ALZHEIMER’s CLINICALS REQUIRE ADAS-COG AND CLINICAL INTERVIEW- BASED MEASURES, ADVISORY COMMITTEE SAYS; MINIMUM TRIAL LENGTH IS THREE MONTHS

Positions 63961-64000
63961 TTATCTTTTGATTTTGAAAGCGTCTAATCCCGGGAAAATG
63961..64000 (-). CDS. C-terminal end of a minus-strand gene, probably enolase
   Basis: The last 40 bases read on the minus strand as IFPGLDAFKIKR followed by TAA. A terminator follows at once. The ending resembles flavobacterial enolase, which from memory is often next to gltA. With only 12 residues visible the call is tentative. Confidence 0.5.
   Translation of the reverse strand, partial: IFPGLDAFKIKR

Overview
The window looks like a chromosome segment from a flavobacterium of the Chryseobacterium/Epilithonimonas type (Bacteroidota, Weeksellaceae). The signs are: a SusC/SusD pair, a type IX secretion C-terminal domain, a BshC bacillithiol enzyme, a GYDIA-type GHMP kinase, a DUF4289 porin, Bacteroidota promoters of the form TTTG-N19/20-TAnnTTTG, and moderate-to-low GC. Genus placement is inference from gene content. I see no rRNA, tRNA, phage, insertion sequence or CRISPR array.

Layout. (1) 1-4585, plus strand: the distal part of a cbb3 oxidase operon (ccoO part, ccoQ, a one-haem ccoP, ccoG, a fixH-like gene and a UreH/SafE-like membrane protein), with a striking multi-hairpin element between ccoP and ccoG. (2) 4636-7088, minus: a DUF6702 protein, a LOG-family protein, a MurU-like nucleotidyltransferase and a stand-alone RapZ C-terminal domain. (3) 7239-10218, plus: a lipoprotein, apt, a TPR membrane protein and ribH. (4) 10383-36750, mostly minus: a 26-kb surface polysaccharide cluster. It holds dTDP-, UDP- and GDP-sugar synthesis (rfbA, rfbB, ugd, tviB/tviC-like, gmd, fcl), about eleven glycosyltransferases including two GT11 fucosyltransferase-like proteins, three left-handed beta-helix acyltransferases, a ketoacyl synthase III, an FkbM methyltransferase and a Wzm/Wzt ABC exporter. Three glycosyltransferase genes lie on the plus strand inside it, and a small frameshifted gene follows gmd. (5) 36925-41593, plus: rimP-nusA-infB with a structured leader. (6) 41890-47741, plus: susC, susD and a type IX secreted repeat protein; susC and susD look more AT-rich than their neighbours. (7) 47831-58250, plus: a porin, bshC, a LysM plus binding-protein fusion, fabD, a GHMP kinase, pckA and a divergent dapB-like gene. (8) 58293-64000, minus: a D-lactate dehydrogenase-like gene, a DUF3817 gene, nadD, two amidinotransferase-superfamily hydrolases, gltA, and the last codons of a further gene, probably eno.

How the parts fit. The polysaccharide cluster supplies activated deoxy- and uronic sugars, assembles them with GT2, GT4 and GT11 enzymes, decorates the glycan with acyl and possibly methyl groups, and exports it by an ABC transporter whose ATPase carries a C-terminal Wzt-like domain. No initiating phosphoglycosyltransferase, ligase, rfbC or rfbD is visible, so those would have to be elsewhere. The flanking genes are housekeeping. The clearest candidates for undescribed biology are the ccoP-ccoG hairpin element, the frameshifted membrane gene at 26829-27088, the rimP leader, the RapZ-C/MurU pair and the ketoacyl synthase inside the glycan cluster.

Clinical testing of drugs for the treatment of Alzheimer's dementia must demonstrate efficacy on both the Alzheimer's Disease Assessment Scale (ADAS-COG) and some version of the Clinical Interview-Based Impression of Change (CIBIC), FDA's Peripheral & Central Nervous System Drugs Advisory Committee concluded on Feb. 14. The advisory committee met on Feb. 13 and 14 to review draft guidelines for the clinical assessment of antidementia drugs; the guidelines have been in circulation since November 1990. On the first day of the meeting, the committee heard comments on the guidelines from experts in industry and academia, all of whom urged the committee to be flexible in defining which instruments would be acceptable to measure the meaningfulness of any changes found on the cognitive performance-based ADAS-COG ("The Pink Sheet" Feb. 17, p. 13). While giving top billing to the CIBIC assessment, the committee responded to the experts' calls for flexibility by leaving the door open for companies sponsoring antidementia drug trials to employ a variety of instruments to measure a drug's clinical utility. At the meeting's conclusion, FDA Office of Drug Evaluation I Director Robert Temple, MD, said: "Ordinarily, the two choices one should use as a second instrument [in evaluating the utility of an Alzheimer's dementia drug in clinical trials in addition to the ADAS] are the CIBIC and the CIBIC-plus," a hybrid devised by the committee. Temple added, however, that "a strong case could be made for" other assessments as well. Unlike an ordinary CIBIC, the CIBIC-plus allows the clinician assessing the patient to interview the patient's caregiver. Underlining the latitude provided by the committee's decision, Committee Chairman Leon Thal, MD, Veterans Affair's Medical Center, San Diego, said the other studies that would be accepted as evaluations of clinical utility include the Clinical Dementia Rating and Global Deterioration scales. Other acceptable measures could include the Activities of Daily Living scale (ADL) or Instrumental Activities of Daily Living scale (IADL), Thal suggested. "All of the above would be acceptable and it's up to the sponsor which one to gamble on," provided that the choice is "specified in advance." The committee's endorsement of both the CIBIC and CIBIC-plus appear to be a compromise between Division of Neuropharmacological Drug Products Director Paul Leber, MD, and the majority of committee members, who did not seem to share Leber's doubts about the feasability of combining caregiver assessments with the CIBIC. The CIBIC, which was created by Leber's FDA division, is an attempt to standardize the clinician's global assessment of a patient by specifying the sources of information clinicians should use to evaluate dementia patients. Leber said the CIBIC was created "when we found out that there was tremendous variability" in "the way global evaluations were being done." The division's concerns and an outline of the CIBIC are contained in a Nov. 18 letter sent by Leber to companies interested in antidementia drugs (see excerpts p. 15). The letter also requires sponsors of trials that are completed or well under way to report who performed the clinical global assessment and what information was available to that person. For clinical trials that have not yet begun or recently began, "all sponsors are asked to include the CIBIC in every clinical investigation." Leber cautioned at the advisory committee meeting that the agency still may not consider the CIBIC or CIBIC-plus and ADAS-COG sufficient to measure clinical utility. He said that secondary tests might also be required, noting: "That doesn't mean that we would not also want you to do the other instruments as well." The expense of performing such secondary tests "may be the price that we think is necessary to understand what's going on in a very formative stage," Leber added. The CIBIC, as defined by the Leber letter, "is intended to be based entirely upon information collected during an interview with the patient." The letter explains: "Prior to the initial baseline interview, the clinician who is to perform the CIBIC should familiarize him or herself with all sources of information available about the patient, including but not limited to, the medical history, the results of physical examinations, laboratory and special tests, as well as reports of interviews with significant others, family, caregivers, and results of psychometric tests." After the baseline interview, however, "the clinician providing the CIBIC assessment may not consult these or any other sources." The clinician performing the CIBIC rates the subject on a seven-point scale for improvement or worsening of memory, praxis, orientation and other mental functions, with four meaning "no change," five to seven denoting various degrees of worsening, and three to one corresponding to different degrees of improvement. Referring at the meeting to the insensitivity of the CIBIC seven- point scale, Leber said: "If you got movement on it, you would know you had a large drug effect." He added, "if someone says they hit one over the left field fence wall, you'd like to know if it was in a Little League park or whether it's Yankee Stadium and [the CIBIC] is sort of the Yankee Stadium of all tests." Leber said he objected to the same clinician performing the CIBIC and interviewing a caregiver because such a composite test could "increase the chances for" breaking the double-blinds designed into the trial. Temple supported Leber, saying that "if you really want to know if someone can make a diagnosis, you send them in there blind and then go back." The rest of the committee did not appear to share Leber's and Temple's concern about compromising the trial's double-blind design. Herbert Weingartner, PhD, National Institute on Aging, observed that "most of us would agree that the data that you would get from [interviewing] the informant complements the data you would get from the patient [interview]" and should be therefore be done by the same person. Committee guest David Drachman, MD, University of Massachusetts, said: "You have to allow the clinician to take a history and the only available history here is from the family members." Without such information the clinician "is literally functioning like a technician without most of the clinical skills we usually regard as being of value." Based on this, Drachman referred to the isolated CIBIC as "a veterinary effort." Weingartner called the potential of blind breaking "a methodological issue" that had to be addressed during trial design. The committee also expressed doubts about using daily living assessments alone as the second instrument to evaluate Alzheimer's drugs. Committee guest Allen Raskin, PhD, Institute of Psychiatry and Human Behavior, Baltimore, said, "I do have a problem in using [ADL] as a primary part of a scale" because "there are racial differences and gender differences" that reduce the scale's reliability. He also pointed out that "the IADL is not intended for use with elderly patients." Committee Chairman Thal acknowledged that current tests for assessing daily living changes "do not have the appropriate psychometric properties and have never been validated in Alzheimer's patients." Leber noted that instruments specific to Alzheimer's study "are being worked on." While the panel acknowledged the importance of assessments of patients daily living skills, it also found that the clinician has to determine the reliability of information given by caregivers. Drachman observed that "we know that family members either over or under report deficits among their relatives" and "that's exactly what we are about as clinicians -- we serve as both a funnel and a filter [for caregiver information]." At the end of the meeting, Leber still advocated a pure CIBIC, saying, "I am still stuck with a problem that I can't get past... there really is no independent measure that I know of in the possession of the physician to know whether or not" a caregiver is reliable. "I know they believe they have that capacity. Talk about things that are unvalidated and unknown, how good is the physician at doing this?" Weingartner responded: "Being able to make a judgement about a caretaker -- this is something that a clinician should be able to do." On his remaining concerns about possible unblinding if clinicians performing the CIBIC also perform caregiver assessments, Leber stated: "I guess we'll just have to be guided by [the committee's] advice." Concerning trial length, the panel concluded that a minimum of three months would be required to demonstrate efficacy, but did not rule out shorter or longer trials in the future, depending on the duration of a drug's effect and whether it was meant to treat only symptoms or to slow the progression of Alzheimer's. Thal said that a three-month minimum was needed because "looking at the current drugs that are being developed, we are talking about drugs that improve patients very little." Richard Mohs, PhD, Mt. Sinai School of Medicine, pointed out that "even if you could show an effect in six weeks, you'd want to know about three months" because "it maximizes your case." Referring to the panel's broad recommendation, Leber admitted that "nobody yet knows what to do" because the treatment of Alzheimer's is "in a formative stage." He said, "I don't want to see premature closure" on which instruments drug sponsors have to use. He noted that "many people are working on developing different instruments" so that "nothing is written in stone." He also admitted that "a lot of what we're asking regulated industry to do that looks excessive is a reflection of our uncertainty."